Matias Vernengo has a very interesting post on the long-run and the short-run in economics. As he says, the long-run and short-run are just thought experiments (he calls them “methodological tools”). So, the long-run is an imagined period when all adjustments had taken place with which the economy is pregnant with at any given time, while the short-run is the “imperfect” period of gestation where these adjustments are taking place.
Vernengo then correctly points out that when economists actually designate periods of time — 3 months, 6 years and so on — to these periods they get into an awful mess. I totally agree. But I would go one further: the long-period is not just a thought experiment; in actuality is a metaphysical idea. Joan Robinson, who took the same position I think, used to in her later writings call it “the mysterious long-period”.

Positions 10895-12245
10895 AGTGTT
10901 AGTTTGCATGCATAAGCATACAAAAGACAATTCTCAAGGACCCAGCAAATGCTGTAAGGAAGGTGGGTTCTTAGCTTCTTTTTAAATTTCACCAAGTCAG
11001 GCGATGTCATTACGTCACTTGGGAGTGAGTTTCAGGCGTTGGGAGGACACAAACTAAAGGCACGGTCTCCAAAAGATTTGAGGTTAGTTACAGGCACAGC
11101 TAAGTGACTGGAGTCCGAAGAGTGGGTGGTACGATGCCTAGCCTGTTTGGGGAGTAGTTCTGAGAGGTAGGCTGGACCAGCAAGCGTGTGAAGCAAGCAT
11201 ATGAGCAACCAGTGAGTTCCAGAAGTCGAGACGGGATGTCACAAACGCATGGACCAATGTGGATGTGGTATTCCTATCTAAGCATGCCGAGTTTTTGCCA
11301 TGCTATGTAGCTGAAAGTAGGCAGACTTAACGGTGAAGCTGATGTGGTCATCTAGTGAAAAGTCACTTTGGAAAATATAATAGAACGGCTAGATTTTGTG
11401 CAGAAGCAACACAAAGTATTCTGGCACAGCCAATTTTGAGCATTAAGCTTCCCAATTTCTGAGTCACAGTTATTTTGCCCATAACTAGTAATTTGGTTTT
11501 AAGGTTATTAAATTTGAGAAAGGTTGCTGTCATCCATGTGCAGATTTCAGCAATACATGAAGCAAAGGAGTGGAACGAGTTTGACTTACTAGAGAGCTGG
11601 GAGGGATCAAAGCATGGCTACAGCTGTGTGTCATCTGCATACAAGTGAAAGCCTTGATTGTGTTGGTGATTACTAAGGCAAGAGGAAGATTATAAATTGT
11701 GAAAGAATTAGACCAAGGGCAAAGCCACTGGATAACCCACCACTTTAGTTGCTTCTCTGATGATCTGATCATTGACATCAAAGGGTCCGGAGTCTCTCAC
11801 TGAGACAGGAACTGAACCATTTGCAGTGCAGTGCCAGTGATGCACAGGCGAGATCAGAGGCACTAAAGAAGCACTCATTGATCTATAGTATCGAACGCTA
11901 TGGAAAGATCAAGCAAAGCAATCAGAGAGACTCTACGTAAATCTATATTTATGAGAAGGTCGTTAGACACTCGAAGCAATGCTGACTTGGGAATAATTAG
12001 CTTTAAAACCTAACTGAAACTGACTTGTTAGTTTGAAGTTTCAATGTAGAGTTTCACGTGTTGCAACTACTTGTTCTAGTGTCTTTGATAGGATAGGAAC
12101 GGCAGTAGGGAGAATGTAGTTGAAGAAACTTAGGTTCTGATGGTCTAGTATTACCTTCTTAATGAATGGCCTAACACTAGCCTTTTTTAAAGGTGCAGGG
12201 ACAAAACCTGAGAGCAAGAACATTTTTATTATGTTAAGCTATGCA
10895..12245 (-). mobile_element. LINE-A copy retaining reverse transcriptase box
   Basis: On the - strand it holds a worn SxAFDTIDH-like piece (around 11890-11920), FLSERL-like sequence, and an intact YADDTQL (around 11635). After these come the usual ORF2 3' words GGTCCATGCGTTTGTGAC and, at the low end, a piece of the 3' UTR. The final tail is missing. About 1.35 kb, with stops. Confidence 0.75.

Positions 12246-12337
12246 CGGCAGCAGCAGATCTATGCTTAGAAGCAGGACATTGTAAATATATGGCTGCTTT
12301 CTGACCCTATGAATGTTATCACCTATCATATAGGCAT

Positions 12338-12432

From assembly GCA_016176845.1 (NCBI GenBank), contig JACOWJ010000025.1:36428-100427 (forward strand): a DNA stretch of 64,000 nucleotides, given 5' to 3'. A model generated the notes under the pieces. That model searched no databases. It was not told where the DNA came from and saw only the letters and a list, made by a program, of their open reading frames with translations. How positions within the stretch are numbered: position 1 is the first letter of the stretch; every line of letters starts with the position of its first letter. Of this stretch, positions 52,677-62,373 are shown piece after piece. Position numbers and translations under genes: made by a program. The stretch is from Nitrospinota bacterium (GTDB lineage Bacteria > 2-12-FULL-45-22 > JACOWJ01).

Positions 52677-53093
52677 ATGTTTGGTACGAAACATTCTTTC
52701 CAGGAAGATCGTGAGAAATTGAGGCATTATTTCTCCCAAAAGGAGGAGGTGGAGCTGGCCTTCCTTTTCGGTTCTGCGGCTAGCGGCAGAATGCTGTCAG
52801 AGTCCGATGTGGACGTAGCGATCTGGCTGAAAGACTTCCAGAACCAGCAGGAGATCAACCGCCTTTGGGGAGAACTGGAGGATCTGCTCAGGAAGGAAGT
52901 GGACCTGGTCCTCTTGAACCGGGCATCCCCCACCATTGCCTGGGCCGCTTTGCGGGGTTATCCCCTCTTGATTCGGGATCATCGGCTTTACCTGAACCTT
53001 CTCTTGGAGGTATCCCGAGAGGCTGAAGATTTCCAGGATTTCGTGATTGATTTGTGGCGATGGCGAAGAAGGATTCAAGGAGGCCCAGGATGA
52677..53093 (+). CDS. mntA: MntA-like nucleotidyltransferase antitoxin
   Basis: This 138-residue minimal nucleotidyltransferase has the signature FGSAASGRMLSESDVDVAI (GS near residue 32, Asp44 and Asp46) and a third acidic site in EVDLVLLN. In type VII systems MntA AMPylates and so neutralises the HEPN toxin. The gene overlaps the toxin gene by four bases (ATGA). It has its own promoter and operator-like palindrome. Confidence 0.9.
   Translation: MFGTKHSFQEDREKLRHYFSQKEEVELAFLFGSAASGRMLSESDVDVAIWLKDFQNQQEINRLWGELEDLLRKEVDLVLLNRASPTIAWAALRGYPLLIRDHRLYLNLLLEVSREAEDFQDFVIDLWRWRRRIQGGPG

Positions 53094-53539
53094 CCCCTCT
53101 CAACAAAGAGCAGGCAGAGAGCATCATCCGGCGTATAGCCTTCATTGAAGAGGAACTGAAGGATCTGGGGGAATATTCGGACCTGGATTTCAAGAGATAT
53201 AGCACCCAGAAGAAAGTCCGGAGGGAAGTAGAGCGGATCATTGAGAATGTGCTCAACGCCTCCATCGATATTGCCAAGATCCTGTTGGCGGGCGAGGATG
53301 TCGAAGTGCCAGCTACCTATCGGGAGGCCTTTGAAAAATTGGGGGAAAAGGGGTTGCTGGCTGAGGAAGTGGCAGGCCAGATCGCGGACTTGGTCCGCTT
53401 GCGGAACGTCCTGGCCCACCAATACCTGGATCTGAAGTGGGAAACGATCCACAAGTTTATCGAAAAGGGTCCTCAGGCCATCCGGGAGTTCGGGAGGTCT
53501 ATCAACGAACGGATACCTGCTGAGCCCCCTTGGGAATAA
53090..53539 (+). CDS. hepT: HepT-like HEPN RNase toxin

Not only does the long-period not exist and will never exist, but it is not even a real concept and any application of it to real historical time will always result in nonsensical statements. This is because historical time is non-ergodic and so as forces of adjustment move through time they cause changes that alter the course of the trajectory of the economy. In conclusion, talking about the long-period is really just a metaphysical thought experiment and the moment it can be seen to have any influence in a discussion of any real-world situation it can be known with confidence that the discussion has gone completely awry.